New sensational color images of American Airlines Convair 990s

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December 25, 2021
Convair 990

More sensational photos of American Airlines Convair 990 have been colorized by Frenchman Benoit Vienne.

The photos epitomize the raw speed of what was the world’s fastest subsonic jet built by San Diego-based Convair, a division of General Dynamics.

Original color imagery of the Convair 990 series is rare and of the American 990 even rarer.

Convair 990 at LAX. Colorized by Benoit Vienne

Some years back Airline Ratings discovered and had scanned a small cache of color factory shots of CV880s and CV990s but there was precious little of the American Airlines 990s.

This black and white photo is a classic shot of the American Airlines 990 and Mr. Vienne has done a magnificent job in colorizing it.

Convair, pursued American Airlines’ business by guaranteeing an enhanced 880 would beat the competition coast-to-coast by 45 minutes.

American’s chief C.R. Smith was taken by the speed. He wanted a faster jet to “beat the pants” off Texas-based Braniff Airlines, which had ordered the domestic 707 with the bigger intercontinental engines for its flights. Braniff marketed it as “The Jet with The Big Engines”.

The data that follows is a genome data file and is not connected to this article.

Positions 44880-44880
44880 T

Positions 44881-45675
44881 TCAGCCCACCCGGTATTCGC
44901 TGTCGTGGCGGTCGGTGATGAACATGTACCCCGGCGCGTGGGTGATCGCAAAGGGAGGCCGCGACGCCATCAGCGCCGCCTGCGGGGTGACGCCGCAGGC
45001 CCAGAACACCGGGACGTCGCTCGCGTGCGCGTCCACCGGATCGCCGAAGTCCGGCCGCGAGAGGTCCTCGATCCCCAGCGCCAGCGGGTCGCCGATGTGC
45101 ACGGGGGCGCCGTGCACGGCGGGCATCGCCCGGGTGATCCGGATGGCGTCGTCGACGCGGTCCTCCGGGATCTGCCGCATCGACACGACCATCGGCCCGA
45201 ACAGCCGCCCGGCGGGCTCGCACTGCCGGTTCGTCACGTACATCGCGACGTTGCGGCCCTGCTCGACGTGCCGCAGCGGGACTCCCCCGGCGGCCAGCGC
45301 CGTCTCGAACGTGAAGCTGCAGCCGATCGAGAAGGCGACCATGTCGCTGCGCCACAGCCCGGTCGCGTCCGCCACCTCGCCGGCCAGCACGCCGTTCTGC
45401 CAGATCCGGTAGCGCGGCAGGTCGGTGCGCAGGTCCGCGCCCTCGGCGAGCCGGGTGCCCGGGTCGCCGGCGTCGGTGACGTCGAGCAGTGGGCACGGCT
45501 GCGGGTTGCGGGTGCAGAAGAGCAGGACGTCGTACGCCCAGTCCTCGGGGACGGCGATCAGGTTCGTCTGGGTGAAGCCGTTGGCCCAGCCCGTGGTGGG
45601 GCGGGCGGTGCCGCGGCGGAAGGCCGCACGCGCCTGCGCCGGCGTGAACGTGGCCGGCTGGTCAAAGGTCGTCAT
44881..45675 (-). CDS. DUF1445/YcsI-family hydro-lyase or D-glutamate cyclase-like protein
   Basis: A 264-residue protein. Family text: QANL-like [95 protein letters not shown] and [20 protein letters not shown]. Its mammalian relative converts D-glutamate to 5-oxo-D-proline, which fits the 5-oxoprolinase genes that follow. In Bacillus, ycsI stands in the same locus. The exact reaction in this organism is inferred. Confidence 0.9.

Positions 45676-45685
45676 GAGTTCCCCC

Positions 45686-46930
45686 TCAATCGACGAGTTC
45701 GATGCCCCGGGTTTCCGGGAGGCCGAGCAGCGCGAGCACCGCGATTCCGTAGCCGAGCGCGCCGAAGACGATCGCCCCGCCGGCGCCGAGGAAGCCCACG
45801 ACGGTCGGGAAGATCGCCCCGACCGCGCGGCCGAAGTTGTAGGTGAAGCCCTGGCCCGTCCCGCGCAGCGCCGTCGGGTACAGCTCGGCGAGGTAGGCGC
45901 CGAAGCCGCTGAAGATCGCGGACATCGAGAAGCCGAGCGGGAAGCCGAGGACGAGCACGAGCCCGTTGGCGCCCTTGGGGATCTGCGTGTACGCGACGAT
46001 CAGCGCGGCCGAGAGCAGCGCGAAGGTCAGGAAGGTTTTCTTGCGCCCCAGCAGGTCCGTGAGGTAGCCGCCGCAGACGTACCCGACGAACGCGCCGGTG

Convair 990
Convair 990 at LAX. Colorized by Benoit Vienne

American’s plan was to use the Convair jet for the first class only “Blue Streak” service and configure American’s 707s for all economy. American purchased 25 of what was essentially a new aircraft from Convair but the aircraft’s radical changes were not made clear to the General Dynamic’s board.

Convair 990 at LAX for a photo shoot. Orginal color shot from Convair.

Problems with the aircraft, now called the 990, surfaced almost immediately on test flights and the aircraft was unable to meet its speed and fuel burn guarantees despite a host of modifications.

The 990 needed to gulp fuel to reach its speed guarantee.

When the production run finished with just 102 880s and 990s built, GD had written off $4.16 million per plane – more than they sold for.

Any possibility of further sales of the Convair jets was dashed when Boeing announced its three-engine 727 tri-jet in 1959.

Suddenly a three-engine jet would basically do the same mission as a four-engine model and be far cheaper per passenger on fuel burn.

Convair 990 over Southern California. Colorized by Benoit Vienne